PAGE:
Standard English is but one of a myriad ways of speaking the English language. No child should be penalised for speaking another
How I miss StP.
It seems to be the way, I wonder is it because if ya learn a language from birth then you already have enough knowledge to do what you want and so anything else is (relatively) unimportant -had forgotten about StP till this thread brought the joke back ...was a very funny show.How I miss StP.
There is a grain of truth wrapped up in this gag. To be taught English as if you don't know it might be interesting.
Most people that I have met that speak English as a second [third or fourth] language, usually understand the mechanics of English far better than I do as a native speaker.
English as a foreign language, you say?
They make excellent line editors (of English works) --they see mistakes that native English speakers miss.Most people that I have met that speak English as a second [third or fourth] language, usually understand the mechanics of English far better than I do as a native speaker.
Dammit, that thing is stuck in my head now!English as a foreign language, you say?
Any excuse to post this!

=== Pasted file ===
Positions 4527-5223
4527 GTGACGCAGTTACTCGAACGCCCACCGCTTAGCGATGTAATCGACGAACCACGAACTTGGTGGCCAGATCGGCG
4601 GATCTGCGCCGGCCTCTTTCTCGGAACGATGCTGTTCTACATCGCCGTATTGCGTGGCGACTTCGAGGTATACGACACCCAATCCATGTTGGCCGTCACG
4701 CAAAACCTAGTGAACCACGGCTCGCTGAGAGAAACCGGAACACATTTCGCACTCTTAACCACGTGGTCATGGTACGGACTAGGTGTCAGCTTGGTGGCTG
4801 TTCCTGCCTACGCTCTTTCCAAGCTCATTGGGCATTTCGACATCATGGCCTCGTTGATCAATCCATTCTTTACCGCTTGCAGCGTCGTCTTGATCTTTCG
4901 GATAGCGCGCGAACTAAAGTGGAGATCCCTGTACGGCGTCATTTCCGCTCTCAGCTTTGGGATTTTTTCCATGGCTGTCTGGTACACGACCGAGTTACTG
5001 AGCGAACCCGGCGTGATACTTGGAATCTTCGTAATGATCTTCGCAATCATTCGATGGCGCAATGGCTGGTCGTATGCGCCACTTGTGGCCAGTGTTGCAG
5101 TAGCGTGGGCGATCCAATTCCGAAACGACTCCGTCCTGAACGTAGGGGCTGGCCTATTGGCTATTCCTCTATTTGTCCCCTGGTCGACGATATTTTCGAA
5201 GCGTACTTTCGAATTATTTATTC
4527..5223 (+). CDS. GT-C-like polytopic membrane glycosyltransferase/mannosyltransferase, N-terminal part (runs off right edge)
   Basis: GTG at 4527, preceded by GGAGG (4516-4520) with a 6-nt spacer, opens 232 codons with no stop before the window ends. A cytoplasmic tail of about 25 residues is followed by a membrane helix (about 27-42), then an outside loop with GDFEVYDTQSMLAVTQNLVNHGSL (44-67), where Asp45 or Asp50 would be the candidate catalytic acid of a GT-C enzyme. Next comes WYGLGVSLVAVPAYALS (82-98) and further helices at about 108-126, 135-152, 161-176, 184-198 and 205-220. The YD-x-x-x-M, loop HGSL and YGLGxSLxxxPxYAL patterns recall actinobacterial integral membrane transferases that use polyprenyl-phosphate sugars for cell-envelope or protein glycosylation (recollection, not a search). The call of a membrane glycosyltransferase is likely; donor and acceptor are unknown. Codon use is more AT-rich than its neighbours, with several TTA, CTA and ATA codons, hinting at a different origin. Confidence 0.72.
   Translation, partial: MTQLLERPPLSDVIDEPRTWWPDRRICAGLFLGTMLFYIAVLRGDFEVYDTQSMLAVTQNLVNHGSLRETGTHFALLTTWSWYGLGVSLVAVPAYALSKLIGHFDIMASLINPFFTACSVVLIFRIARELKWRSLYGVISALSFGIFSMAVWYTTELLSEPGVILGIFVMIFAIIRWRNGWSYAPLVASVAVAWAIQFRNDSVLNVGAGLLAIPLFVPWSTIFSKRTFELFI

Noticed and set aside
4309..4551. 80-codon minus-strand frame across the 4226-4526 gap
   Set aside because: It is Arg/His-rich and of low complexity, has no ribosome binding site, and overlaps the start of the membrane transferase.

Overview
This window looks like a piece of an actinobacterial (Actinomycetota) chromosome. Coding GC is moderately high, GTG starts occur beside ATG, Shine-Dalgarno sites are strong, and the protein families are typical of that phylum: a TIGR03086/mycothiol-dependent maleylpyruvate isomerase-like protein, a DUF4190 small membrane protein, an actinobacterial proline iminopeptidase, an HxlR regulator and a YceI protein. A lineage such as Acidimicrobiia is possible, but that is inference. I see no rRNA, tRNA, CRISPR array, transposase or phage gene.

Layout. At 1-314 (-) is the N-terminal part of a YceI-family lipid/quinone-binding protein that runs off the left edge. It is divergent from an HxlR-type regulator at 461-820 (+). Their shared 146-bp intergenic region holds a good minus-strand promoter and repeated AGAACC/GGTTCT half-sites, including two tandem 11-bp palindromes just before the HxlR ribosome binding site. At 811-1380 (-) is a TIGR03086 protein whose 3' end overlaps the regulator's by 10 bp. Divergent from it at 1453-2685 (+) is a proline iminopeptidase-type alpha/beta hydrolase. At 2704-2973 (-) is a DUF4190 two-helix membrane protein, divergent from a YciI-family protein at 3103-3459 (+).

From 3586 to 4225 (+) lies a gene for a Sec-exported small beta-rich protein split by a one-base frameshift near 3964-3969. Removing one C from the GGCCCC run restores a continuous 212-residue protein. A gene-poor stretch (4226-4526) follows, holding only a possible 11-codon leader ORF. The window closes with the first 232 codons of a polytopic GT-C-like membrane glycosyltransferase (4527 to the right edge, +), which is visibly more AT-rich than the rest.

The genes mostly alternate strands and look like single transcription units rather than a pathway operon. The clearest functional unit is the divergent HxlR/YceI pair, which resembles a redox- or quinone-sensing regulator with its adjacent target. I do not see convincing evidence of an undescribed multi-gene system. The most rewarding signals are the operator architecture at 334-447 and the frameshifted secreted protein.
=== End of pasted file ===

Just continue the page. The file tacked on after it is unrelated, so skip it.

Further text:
Edit: off-topic, but I've just noticed the stressed bass drum in this does something really clever, starting off accenting the first beat in the bar, and then, without calling attention to itself shifts first to second and then third beat in the bar!
I think it's incredibly important for us as writers to have strict demarcation of standard English. Along with globalisation and the explosion of social media, language and its use are changing, but so is spelling. Online you see interchangeable use of US and UK, CAN and AUS English.
I recently had feedback from a beta noting I was switching between US and UK spellings - and meanings! This isi because I'm exposed to so much US English, I often do it without thinking.
Check out the differences between the word 'moot' in UK and US English and you'll see why standardisation is very important.
How strange -- I'd have said that the main use for each nation was exactly the opposite! I, too, know it best as "moot point" or "it's moot" (secondly as a term for an old legislative assembly, and third as a kind of debate that US students have, especially law students) and I'd rarely if ever use it as a verb, nor have I heard it commonly used as a verb here.Hhhm, well, I went and looked up the meanings and found the Guardian saying that US uses it as a noun (or adjective - my grammar is more instinctive than well labelled) as in a moot point and UK uses it as a verb - mooted - as in proposed.
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